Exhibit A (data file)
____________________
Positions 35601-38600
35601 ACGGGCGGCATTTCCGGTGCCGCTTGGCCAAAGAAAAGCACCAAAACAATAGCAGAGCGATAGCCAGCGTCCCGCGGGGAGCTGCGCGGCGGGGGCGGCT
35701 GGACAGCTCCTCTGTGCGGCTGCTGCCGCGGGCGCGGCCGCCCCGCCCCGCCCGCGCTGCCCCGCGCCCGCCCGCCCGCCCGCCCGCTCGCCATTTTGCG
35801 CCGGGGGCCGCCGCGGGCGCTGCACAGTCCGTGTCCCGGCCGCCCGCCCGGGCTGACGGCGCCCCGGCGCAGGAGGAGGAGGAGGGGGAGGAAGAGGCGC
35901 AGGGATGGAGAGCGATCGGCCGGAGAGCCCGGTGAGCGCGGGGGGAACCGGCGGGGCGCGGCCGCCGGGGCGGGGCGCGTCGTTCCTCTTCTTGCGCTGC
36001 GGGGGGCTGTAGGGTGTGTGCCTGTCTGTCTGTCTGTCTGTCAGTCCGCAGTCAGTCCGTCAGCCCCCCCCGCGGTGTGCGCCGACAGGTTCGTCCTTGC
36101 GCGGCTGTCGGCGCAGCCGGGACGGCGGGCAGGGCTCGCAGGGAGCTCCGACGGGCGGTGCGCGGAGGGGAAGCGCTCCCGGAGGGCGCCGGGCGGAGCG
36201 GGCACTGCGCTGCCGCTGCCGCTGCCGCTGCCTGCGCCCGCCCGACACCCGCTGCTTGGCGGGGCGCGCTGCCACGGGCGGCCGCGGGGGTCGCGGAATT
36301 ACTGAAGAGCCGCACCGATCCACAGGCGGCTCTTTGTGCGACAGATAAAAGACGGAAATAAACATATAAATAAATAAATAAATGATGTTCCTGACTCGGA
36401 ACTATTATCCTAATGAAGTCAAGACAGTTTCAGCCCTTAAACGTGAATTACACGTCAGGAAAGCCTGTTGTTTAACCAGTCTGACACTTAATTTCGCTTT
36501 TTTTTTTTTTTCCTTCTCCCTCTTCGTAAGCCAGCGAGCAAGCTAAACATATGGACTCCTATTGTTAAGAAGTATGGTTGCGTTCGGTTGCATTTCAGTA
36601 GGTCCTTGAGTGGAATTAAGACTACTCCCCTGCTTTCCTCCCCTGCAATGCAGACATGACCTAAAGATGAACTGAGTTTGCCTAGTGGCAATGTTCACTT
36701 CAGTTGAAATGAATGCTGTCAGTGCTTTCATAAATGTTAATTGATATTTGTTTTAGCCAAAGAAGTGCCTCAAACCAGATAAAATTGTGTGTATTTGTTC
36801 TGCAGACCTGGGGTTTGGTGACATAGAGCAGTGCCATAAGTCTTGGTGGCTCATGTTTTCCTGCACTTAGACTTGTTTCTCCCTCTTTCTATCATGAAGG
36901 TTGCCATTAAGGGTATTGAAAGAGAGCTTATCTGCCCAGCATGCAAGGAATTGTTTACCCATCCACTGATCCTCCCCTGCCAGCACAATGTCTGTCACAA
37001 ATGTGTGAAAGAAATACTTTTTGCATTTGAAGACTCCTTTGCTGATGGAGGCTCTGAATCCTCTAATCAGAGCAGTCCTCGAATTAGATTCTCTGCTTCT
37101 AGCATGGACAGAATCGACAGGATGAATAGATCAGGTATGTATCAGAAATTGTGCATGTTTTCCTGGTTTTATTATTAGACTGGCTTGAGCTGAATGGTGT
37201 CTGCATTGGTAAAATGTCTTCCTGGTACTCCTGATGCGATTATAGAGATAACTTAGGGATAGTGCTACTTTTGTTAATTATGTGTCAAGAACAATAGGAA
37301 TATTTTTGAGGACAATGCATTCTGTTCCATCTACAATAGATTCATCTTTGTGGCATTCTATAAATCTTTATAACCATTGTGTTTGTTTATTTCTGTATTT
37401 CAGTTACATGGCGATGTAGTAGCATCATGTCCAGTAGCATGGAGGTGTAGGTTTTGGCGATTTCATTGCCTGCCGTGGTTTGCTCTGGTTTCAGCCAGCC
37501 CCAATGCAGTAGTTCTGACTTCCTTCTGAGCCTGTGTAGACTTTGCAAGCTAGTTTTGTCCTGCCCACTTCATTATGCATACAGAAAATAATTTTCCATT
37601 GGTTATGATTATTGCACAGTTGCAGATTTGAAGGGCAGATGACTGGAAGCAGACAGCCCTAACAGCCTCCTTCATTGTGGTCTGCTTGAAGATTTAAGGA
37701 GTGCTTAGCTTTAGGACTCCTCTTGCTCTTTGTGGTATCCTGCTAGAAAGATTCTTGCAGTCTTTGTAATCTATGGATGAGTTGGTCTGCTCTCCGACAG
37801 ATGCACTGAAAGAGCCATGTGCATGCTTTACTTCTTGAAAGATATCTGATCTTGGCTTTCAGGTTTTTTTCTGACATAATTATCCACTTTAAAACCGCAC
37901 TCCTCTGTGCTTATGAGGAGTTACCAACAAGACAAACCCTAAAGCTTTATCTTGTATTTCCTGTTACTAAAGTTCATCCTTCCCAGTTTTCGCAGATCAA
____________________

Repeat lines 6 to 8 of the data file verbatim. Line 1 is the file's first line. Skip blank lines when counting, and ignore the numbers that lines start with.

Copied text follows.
36001 GGGGGGCTGTAGGGTGTGTGCCTGTCTGTCTGTCTGTCTGTCAGTCCGCAGTCAGTCCGTCAGCCCCCCCCGCGGTGTGCGCCGACAGGTTCGTCCTTGC
36101 GCGGCTGTCGGCGCAGCCGGGACGGCGGGCAGGGCTCGCAGGGAGCTCCGACGGGCGGTGCGCGGAGGGGAAGCGCTCCCGGAGGGCGCCGGGCGGAGCG
36201 GGCACTGCGCTGCCGCTGCCGCTGCCGCTGCCTGCGCCCGCCCGACACCCGCTGCTTGGCGGGGCGCGCTGCCACGGGCGGCCGCGGGGGTCGCGGAATT